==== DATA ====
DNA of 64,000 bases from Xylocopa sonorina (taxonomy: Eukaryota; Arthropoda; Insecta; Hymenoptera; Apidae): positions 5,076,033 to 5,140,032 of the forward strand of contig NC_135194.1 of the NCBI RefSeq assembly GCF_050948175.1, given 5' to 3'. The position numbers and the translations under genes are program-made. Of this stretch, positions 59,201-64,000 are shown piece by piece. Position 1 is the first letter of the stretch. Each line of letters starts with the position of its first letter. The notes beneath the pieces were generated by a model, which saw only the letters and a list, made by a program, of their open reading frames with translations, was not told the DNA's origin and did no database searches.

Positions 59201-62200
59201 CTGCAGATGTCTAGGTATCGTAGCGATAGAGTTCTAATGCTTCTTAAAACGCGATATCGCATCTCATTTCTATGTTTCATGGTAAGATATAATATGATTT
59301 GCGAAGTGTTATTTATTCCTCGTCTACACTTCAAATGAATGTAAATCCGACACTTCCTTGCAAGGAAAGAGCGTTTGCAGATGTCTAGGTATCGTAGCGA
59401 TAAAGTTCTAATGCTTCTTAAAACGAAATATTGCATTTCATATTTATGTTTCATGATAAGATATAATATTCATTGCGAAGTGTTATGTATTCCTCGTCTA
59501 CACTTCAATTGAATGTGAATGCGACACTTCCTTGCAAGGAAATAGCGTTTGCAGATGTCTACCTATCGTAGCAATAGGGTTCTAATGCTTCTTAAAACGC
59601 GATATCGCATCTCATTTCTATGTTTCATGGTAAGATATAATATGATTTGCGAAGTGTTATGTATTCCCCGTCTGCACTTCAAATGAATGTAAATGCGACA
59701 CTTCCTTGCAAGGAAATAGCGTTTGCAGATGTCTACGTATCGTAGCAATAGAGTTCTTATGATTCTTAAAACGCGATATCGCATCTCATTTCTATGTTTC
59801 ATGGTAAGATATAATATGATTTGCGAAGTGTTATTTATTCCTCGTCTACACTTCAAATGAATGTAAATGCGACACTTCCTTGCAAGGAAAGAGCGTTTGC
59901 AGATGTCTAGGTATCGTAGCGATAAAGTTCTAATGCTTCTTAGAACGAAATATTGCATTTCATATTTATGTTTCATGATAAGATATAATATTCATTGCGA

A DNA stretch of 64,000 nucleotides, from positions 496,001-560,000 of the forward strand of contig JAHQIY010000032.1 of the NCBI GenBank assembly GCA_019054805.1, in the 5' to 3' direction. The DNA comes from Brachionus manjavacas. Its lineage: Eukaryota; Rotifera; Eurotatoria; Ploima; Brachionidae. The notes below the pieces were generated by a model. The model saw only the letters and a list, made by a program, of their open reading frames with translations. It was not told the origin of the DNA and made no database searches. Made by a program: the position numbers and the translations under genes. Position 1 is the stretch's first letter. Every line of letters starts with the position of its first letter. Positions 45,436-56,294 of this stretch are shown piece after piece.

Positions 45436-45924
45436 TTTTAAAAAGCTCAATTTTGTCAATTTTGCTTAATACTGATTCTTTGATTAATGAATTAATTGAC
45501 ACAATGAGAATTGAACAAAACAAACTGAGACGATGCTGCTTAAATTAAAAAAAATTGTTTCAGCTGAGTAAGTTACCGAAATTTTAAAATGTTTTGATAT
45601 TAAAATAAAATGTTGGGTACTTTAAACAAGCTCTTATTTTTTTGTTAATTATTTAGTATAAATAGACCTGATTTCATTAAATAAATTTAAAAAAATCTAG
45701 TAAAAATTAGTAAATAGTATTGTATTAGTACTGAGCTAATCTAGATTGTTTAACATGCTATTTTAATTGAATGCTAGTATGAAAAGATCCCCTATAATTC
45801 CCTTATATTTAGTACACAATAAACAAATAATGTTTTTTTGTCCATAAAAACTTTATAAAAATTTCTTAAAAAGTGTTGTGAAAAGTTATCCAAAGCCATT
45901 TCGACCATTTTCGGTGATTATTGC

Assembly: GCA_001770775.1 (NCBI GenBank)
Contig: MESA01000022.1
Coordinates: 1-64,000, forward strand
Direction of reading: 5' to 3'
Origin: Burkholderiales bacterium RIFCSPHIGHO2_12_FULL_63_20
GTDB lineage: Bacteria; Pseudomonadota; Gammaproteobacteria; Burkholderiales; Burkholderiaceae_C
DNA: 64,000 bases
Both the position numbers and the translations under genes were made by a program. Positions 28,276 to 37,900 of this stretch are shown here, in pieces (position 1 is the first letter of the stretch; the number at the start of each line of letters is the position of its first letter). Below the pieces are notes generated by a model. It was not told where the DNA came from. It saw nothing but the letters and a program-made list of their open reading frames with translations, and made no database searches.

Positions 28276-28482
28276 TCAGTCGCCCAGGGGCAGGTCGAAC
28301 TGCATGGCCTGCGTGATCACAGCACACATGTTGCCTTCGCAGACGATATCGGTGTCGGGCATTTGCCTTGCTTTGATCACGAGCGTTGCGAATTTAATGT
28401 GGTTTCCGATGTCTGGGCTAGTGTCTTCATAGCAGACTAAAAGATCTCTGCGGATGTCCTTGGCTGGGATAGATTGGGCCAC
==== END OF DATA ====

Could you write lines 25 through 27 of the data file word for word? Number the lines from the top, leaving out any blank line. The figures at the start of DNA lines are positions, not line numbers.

DNA: 64,000 bases
Both the position numbers and the translations under genes were made by a program. Positions 28,276 to 37,900 of this stretch are shown here, in pieces (position 1 is the first letter of the stretch; the number at the start of each line of letters is the position of its first letter). Below the pieces are notes generated by a model. It was not told where the DNA came from. It saw nothing but the letters and a program-made list of their open reading frames with translations, and made no database searches.

Positions 28276-28482